Creative Commons License Copyright © Michael Richmond. This work is licensed under a Creative Commons License.

Highest-energy gamma rays: ground based telescopes, sources

Detecting gamma rays with Cerenkov light

Gamma rays (and their relatives in the X-ray and UV regimes) cannot be observed directly from the ground. After travelling for millions or billions of years through the empty reaches of space, when they reach the Earth's atmosphere, they quickly collide with atoms and molecules -- BAM! Bye-bye, gamma ray.

But this collision, while it does destroy the original gamma-ray photon, can actually help us to detect it. If the gamma ray has a high enough energy, the collision will generate a large number of subatomic particles, all of which fly forward in the same direction as the gamma ray: an air shower. And if the gamma ray has a REALLY high energy, these secondary particles will move so fast through the atmosphere that they create Cerenkov light.

This clever idea turns the blanket of the atmosphere from a drawback to an advantage. In fact, this method provides a big advantage for detecting gamma rays with the highest energy. They are so rare that a "direct" sensor, like those aboard satellites in space, would have to wait a long, long time to be struck by one.

Consider these two gamma-ray telescopes:

  Q:  The Crab pulsar, one of the brightest sources in the sky,
      has a flux at energies above 400 GeV of about

           flux  F  =  5 x 10-7 photons per sec per sq. m.

      How many photons would VERITAS collect in one hour?

      How many photons would LAT collect in one hour?

So that's the good news. The bad news is that only photons with very high energies can create a large enough cloud of particles, all travelling at relativistic speeds, to appear in these atmospheric detectors. At lower energies, contamination by air showers from cosmic rays limit the use of these telescopes.

Image courtesy of the VERITAS Collaboration

If you look closely at the mirrors of these telescopes, you'll see that most of them consist of mosaics of relatively small mirror segments. VERITAS, for example, combines 350 identical mirrors, each in the shape of a hexagon, but with simple spherical curvature, to create a roughly 12-meter light-collection system.

Image of VERITAS mirror courtesy of VERITAS Collaboration

MAGIC's primary is 17 meters in diameter, made up of 236 segments.

Image courtesy of ETH Institute for Particle Physics

These segmented mirrors are cheap and lightweight, making them much, much cheaper than a conventional monolithic optical mirror. These "light buckets" don't provide great image quality, of course. VERITAS has an angular resolution of about 0.1 degree, while MAGIC may do a little better: perhaps 0.05 degree.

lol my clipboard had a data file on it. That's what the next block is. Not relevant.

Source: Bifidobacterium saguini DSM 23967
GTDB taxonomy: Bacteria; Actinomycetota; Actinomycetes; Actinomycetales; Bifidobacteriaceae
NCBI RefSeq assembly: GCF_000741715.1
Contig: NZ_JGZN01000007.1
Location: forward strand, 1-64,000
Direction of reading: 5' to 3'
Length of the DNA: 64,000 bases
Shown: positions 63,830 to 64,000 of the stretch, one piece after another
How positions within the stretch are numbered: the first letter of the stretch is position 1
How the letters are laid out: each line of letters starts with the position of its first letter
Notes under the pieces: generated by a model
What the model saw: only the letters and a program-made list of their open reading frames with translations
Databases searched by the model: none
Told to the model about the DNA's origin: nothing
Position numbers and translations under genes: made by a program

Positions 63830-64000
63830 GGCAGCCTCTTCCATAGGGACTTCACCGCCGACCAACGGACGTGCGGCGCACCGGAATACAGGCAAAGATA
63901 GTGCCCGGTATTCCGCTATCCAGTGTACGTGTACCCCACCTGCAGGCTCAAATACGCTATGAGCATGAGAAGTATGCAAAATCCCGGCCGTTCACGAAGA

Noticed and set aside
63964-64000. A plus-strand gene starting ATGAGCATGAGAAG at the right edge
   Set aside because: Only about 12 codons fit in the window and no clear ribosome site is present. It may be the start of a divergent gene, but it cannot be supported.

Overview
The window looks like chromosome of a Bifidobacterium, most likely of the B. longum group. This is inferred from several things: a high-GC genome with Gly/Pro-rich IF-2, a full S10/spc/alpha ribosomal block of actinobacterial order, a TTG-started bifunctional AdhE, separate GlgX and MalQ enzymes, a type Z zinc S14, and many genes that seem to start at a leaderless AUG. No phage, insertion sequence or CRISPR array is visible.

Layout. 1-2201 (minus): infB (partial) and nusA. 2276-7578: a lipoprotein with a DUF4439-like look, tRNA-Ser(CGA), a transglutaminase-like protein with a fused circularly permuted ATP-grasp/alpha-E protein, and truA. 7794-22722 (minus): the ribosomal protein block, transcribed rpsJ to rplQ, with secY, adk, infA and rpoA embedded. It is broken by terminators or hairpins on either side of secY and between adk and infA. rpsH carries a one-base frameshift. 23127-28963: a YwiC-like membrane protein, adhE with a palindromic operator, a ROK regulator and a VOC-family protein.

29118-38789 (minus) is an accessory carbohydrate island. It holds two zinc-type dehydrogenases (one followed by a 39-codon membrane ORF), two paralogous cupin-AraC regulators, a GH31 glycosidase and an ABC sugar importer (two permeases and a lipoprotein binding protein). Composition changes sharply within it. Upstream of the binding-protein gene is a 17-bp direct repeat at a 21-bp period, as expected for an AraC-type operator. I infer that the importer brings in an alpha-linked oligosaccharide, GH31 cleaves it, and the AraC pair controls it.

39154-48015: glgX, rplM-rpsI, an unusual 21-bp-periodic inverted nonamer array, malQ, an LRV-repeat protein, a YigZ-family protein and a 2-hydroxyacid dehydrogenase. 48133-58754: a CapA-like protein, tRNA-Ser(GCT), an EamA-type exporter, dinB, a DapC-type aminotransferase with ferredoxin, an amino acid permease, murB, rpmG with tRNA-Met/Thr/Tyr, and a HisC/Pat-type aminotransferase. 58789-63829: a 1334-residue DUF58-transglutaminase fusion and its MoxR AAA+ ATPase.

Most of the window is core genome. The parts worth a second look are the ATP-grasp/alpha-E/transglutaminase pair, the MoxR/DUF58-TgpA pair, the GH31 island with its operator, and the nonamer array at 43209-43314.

But that's good enough. The sensors placed at the foci of these Cerenkov-light telescopes are not CCDs or CMOS arrays, but groups of photomultiplier tubes (PMTs) VERITAS, for example, has 499 PMTs packed into a square box, producing a "camera" with "pixels" about 0.15 degrees apart and a field of view of about 3.5 degrees.

Image of VERITAS light cones over a portion of the PMT array courtesy of the VERITAS Collaboration

  Q:  Why not use a CCD or CMOS sensor?

The answer is that these telescopes need to record the time of arrival of the burst of blue light from each air shower to a very high precision: about 2 or 3 nanoseconds. Why bother? Because if multiple telescopes (or other detectors) are working together to monitor some region of the sky, the time of arrival of individual photons can help the analysis in two ways:

Let's see how this works. Consider a simple example, shown above. A gamma-ray smashes into a molecule at an altitude of H = 10 km. The subsequent Cerenkov radiation is detected by two telescopes on the ground, situated at horizontal distances L = 1 km and L + x = 1 km + 100 m away from the collision.

  Q:  How long does it take for photons from the collision
         to reach the left-hand telescope?

  Q:  How long does it take for photons from the collision
         to reach the right-hand telescope?

  Q:  What is the time difference in arrival times?

These time differences will be similar, and relevant, when we discuss other types of air-shower detectors in just a bit. The detectors must have very high time resolution in order to group hits together into showers, and to help provide some direction to the incoming photon.

As mentioned above, the field of view of these Cerenkov telescopes is pretty small: 3.5 degrees across for VERITAS, maybe 2 degrees for MAGIC. Astronomers must use these instruments in "pointed mode:" one must pick a target, point the telescopes at it, and track it while collecting data. It would be very difficult to make an all-sky map of the gamma-ray sky with these devices.

Detecting gamma rays with "non-imaging" detectors

Is there some way to create a "telescope" which could observe the entire sky for gamma rays, all at once? The answer is "yes", but the systems which astronomers have devised don't look much like any traditional telescopes.

Back in the 1990s and 2000s, the Milagro gamma-ray observatory. It was basically a very large swimming pool, covered with a tarp:

Image courtesy of the University of Maryland Milagro group

Inside the pool were TWO arrays of PMTs: one floating just below the surface of the water, about 1.5 meters deep, and the other sitting on the bottom of the pool, 6 meters below the surface. The two arrays allow one to distinguish between air showers caused by (original) gamma-rays and (original) protons striking the atmosphere.